Skip to content
Collaborative OS project on herbivore grazing gradients.
Branch: master
Clone or download
Fetching latest commit…
Cannot retrieve the latest commit at this time.
Type Name Latest commit message Commit time
Failed to load latest commit information.


This is the archive of LECReefs collaborative grazing project, learning Rmd and Git through writing a scientific paper.

Read the published paper:

Reproduce the manuscript from code:

Meeting 7 - 14th November 2018

Items to discuss:

  • reef habitat: slope, flat, depth may be confounding analyses [REMOVE GBR NON-SLOPE]
  • Figure 1: map with biomass? (see Roff et al. 2018, Ecol. Monogr.) [YES]
  • Figure 3: decoupling [YES]
  • Introduction + study framing
  • Results [ALL GOOD]
  • Writing strategy [GOOGLE DOCS]

Grazing functions - update 25th Oct 2018

I've applied current best practice for estimating cropping and browsing functions. We are waiting on Andy Hoey for bite size data but I think he's in the field just now. Just to summarise what's going on:

Cropper bite rates do not scale with body size, but we expect bite volume to increase with body mass. Marshell & Mumby (2015, J. Exp. Mar. Biol.) estimated algal consumption according to the energy requirements of herbivorous fish, which they took from a 1998 study of Caribbean fish and algal food quality (van Rooij et al. J. Fish. Biol.). Basically, cropping function can be worked out by:

  1. predict daily algal consumption for a fish of given mass
  2. scale up the hourly bite rate up to estimate number of bites in one day
  3. estimate the algae consumed per bite
  4. estimate the algae consumed per hour per hectare, given the observed bite rate

If you do this, cropping function is pretty much predicted by biomass, and bite rate information doesn't add much information to grazing function. But this is best practice - so it will be good to demonstrate why in situ feeding observations are really important.

For browsers, we don't have good information on nutritional quality of macroalgae. Best practice here is to estimate the mass standardized bite rate (Bellwood in several papers). This is just bite rate * body mass. Because we have very little species-level information on browser bites rates, this ends up with a very tight relationship between biomass and browsing function. Again, highlights the need for in situ feeding studies in different locations.

I expect the scraper function analysis will be strongest. This function is most well-studied, and we have feeding observations for 24 out of 27 observed species already.

Compile 03_function_models.Rmd to see the figures behind this update.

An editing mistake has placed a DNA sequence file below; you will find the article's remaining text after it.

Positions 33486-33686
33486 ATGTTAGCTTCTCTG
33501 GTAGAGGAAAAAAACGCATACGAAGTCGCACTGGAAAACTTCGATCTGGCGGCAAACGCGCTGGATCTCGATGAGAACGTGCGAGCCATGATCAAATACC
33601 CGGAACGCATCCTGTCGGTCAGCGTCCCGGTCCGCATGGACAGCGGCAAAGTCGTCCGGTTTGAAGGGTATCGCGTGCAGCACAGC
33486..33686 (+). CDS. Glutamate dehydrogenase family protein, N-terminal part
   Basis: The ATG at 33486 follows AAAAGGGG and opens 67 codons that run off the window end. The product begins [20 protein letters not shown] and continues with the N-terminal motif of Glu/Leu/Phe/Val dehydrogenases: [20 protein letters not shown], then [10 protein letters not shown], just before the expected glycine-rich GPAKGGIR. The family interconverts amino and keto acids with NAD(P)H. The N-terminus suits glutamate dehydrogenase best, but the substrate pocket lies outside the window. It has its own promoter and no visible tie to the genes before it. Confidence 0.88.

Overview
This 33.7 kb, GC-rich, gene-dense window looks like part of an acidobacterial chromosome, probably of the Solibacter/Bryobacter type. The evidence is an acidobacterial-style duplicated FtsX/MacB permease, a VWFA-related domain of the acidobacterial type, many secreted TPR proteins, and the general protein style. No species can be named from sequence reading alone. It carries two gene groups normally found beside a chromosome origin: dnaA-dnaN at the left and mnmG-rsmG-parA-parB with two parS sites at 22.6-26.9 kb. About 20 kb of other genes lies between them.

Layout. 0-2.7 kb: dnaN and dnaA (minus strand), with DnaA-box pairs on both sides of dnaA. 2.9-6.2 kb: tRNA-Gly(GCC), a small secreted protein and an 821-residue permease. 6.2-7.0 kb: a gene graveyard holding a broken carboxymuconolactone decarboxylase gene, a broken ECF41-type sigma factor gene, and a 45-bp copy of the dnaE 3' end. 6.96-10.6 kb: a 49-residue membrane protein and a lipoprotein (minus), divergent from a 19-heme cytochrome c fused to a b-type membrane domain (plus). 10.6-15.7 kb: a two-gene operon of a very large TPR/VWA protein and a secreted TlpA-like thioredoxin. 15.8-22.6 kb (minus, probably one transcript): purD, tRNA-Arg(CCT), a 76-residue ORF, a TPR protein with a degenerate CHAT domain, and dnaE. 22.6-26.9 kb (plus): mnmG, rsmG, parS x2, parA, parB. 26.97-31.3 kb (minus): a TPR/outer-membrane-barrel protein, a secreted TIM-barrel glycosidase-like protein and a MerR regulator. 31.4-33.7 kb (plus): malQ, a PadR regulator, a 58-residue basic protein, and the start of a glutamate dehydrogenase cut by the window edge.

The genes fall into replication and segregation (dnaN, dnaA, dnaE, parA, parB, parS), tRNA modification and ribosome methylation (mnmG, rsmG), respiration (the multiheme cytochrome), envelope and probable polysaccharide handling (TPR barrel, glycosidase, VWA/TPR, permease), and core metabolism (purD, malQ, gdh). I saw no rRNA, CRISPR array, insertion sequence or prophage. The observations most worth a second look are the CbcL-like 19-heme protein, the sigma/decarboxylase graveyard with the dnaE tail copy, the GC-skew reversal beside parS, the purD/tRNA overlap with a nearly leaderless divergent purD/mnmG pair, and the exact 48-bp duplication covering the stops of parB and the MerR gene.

Referencing with Rmarkdown

We can use bibtex files and csl style files to generate reference lists in an R markdown document. Every reference software can export a bibtex library that contains unique 'citekeys' - we'll export our grazing-gradient library from Mendeley and keep the bibtex file in this repo.

To make stuff work - make sure that you have done the following in RStudio:

install.packages(c('knitcitations', 'bibtex', 'citr'))  
library(knitcitations); library(bibtex); library(citr)	
cite_options(citation_format = "pandoc", check.entries=TRUE)    

To find all of the citation styles, fork this repo to your account:

Then, clone it to your computer through terminal:

git clone

Now, you have all of the citations styles locally on your computer - find the one that you'd like to use (e.g. Global Change Biology), and then copy that .csl file (e.g. global-change-biology.csl) into your PROJECT_NAME/ms (manuscript) folder. This way it can be directly sourced while knitting the document.

What about cite while you write options? The citr library now does this for R Studio. Copied from

"citr is an R package that provides an easy-to-use RStudio addin that facilitates inserting citations. The addin will automatically look up the Bib(La)TeX-file(s) specified in the YAML front matter. The references for the inserted citations are automatically added to the documents reference section.

Once citr is installed (install.packages("citr")) and you have restarted your R session, the addin appears in the menus and you can define a keyboard shortcut to call the addin."

Meeting 6 - 4th Oct 2018 - biomass models, main text Figure, introduction

Jeneen, Jan, James:

  • discuss biomass models. Need to create main text figure - what should this look like? 4 PANEL, Jeneen on it.
  • Bite rate data and converting biomass to function Explained and waiting on Andy's comments
  • Introduction + framing of the paper Brainstorm needed

Jan also starting first results paragraph

Meeting 5 - 21st Sept 2018 - biomass models

Jeneen, Jan, James discussed first model results. Decided to improve benthic + fishing predictors by considering alt. regimes (turf, sand, rubble) and fishable biomass gradient.

James received bite rate data. Working on bite rate predictive model.

Next steps in #14

summer was great